JP Thimot

In our guide to awesome coffee gear we pointed out a couple coffee grinders we liked. We feel this is a topic worth examining a little more deeply though, so we’re giving our recommendations a page all their own.

Before we get to the list, it’s worth pointing out that we only recommend burr grinders over blade grinders.

Blade grinders don’t actually grind your coffee beans, per se. Instead, they chop them roughly over and over, leaving a mixture of tiny dust specks, medium bits, and larger chunks all in there together. Not ideal if you want evenly-brewed coffee. You might as well chunk the beans into a spinning helicopter rotor for all the good it will do you. [Note: do not actually try this. —Ed.] Blade grinders also tend to statically charge and overheat the grounds, causing them to stick to everything and taste awful besides.

Burr grinders, on the other hand, produce a consistent grind without damaging your coffee beans or making a huge mess. They’re made of two hard plates — one stationary, one connected to a spinning motor — with cutting edges that rub together. Coffee beans pass between the plates, get broken into chunks, ground evenly to whatever coarseness you choose, then dropped into a bin, rather than bouncing around unpredictably on spinning blades.

Burr grinders also come in two varieties: flat burr and conical burr. We tend to prefer conical burrs because they grind more slowly than their flat counterparts, which means they are quieter less likely to overheat the coffee. Here’s a short video about the differences in various burr grinders and why conical is the best:

That said, here are the coffee grinders we recommend.

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The Baratza Encore. ($129)

The Baratza Encore. ($129)

Awesome for pretty much everyone: Baratza Encore »

Some may look at the Baratza Encore’s $129 price tag and raise an eyebrow about it being a “starter” option. We totally understand. Go any lower than that though, and you’re getting into blade grinder territory — and, well, yuck. Trust us, a decent burr grinder is worth the expense and you’ll thank yourself when it’s still going strong years later.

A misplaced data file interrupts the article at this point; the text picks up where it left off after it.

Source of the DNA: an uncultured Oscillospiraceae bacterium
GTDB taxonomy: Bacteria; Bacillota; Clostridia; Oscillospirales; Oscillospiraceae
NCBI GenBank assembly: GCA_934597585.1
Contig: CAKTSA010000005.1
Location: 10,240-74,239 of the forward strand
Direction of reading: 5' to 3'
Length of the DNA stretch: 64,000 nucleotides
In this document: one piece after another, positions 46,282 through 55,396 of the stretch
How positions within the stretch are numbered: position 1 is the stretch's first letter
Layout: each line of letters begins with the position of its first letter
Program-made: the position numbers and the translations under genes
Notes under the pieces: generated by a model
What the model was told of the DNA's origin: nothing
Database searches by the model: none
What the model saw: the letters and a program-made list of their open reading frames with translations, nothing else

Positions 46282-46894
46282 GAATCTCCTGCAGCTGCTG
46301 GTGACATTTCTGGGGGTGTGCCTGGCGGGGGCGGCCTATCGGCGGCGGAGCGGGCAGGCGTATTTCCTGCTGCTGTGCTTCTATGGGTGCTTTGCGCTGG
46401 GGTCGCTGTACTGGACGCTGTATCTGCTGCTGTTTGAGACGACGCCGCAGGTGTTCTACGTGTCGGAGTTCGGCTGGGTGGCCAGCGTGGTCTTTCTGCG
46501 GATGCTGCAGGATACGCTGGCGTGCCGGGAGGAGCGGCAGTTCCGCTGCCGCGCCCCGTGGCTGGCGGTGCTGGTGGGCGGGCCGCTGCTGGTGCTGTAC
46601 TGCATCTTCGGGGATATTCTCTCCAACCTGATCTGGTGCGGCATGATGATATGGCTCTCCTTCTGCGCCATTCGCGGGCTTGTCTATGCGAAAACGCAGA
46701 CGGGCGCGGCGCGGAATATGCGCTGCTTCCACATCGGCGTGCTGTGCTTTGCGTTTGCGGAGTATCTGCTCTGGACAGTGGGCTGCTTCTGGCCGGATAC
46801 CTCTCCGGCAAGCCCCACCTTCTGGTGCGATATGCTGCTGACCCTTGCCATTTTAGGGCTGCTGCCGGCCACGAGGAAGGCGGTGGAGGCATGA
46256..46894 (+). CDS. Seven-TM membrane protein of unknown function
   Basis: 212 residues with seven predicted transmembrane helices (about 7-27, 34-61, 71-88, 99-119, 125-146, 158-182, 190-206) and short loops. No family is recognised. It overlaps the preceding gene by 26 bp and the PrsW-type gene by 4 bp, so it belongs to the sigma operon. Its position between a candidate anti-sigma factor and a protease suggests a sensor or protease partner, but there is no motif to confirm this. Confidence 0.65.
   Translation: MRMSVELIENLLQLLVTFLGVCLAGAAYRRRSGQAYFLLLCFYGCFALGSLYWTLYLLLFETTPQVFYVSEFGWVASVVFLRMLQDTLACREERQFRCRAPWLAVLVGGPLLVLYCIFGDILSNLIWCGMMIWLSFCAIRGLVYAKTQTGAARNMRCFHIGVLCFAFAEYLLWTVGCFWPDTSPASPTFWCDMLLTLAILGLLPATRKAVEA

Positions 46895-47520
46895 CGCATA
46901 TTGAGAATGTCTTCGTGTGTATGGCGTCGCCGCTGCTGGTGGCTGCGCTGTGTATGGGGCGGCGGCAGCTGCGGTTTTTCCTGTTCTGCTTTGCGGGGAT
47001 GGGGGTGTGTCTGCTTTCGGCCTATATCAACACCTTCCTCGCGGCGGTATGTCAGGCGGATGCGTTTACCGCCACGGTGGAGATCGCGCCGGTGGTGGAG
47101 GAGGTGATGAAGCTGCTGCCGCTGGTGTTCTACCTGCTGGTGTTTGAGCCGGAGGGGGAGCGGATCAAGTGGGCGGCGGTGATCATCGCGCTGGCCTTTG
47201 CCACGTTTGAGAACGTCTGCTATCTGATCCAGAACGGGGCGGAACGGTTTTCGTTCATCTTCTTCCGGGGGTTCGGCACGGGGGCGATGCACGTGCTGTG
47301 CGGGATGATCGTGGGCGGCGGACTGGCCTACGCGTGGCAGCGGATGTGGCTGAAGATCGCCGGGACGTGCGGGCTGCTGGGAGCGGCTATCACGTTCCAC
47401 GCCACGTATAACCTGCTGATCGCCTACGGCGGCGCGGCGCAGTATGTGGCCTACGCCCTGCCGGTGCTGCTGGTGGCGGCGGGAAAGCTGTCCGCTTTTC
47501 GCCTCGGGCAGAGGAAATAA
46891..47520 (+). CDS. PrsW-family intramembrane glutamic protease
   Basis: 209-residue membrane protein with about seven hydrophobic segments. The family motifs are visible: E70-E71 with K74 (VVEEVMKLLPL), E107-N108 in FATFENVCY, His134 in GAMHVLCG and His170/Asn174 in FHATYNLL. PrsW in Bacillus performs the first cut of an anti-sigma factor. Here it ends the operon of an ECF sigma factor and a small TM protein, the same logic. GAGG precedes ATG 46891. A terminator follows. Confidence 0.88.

The Encore grinds surprisingly consistently for an entry-level model, at pretty much all 40 of its grind-adjustment levels. Hardcore espresso enthusiasts might not be 100% impressed by even the finest grind settings, but in our experience, coffee grounds from an Encore can produce a pretty good shot. We at T&T are generally pour-over coffee drinkers anyway, and the Encore is more than capable for our needs.

If there’s one quibble we have with the Encore, it’s that it doesn’t run as silently as we’d like. Well, that and the fact that the hopper doesn’t have its own locking mechanism (which we learned the hard way after removing the hopper while it was full of beans).

But considering the great build quality and Baratza’s famed customer service, those are tradeoffs we’re willing to make.

Better for some: Baratza Virtuoso »

The Baratza Virtuoso grinder is $100 more than the Encore, but the grind quality is about the same across most of the spectrum. Where you’ll most notice the difference is at each extreme, particularly for espresso and French press grinds.

We think the Encore is fine enough for most people, but espresso and/or French Press enthusiasts looking to up their coffee game will certainly get some extra mileage out of the Virtuoso.

The build quality is also nicer. And it grinds much more quietly than the Encore — even with its more powerful motor that grinds twice as fast. And, the Virtuoso has a 60-second timer switch in addition to a pulse grind button, whereas the Encore only sports the latter.

The Porlex JP-30 manual grinder. ($46)

The Porlex JP-30 manual grinder. ($46)

For travel and/or power outages: Porlex Manual Grinder »

Whereas the previous recommendations are electric grinders, the Porlex JP-30 is all manual.

We’ve seen manual grinders positioned as “budget picks” for those unwilling to spring for an electric one, and maybe that’s true for some, but they all eventually tire of this morning routine. Manual grinders are slow and annoying. No, for us the real advantage of a manual grinder is portability.

There are many great manual grinders out there. We like the JP-30 because it can fit inside an AeroPress before tossing both into a travel bag. (You know it’s great for traveling when sailors recommend it for grinding coffee at sea.)

It has a capacity for 30g of coffee (which will brew you about two cups’ worth of joe) and can also grind anywhere between espresso and French press. Like our other recommendations, the JP-30’s build quality is superb. Just don’t think of it as a primary grinder unless you also need an arm workout every morning before you get your caffeine fix.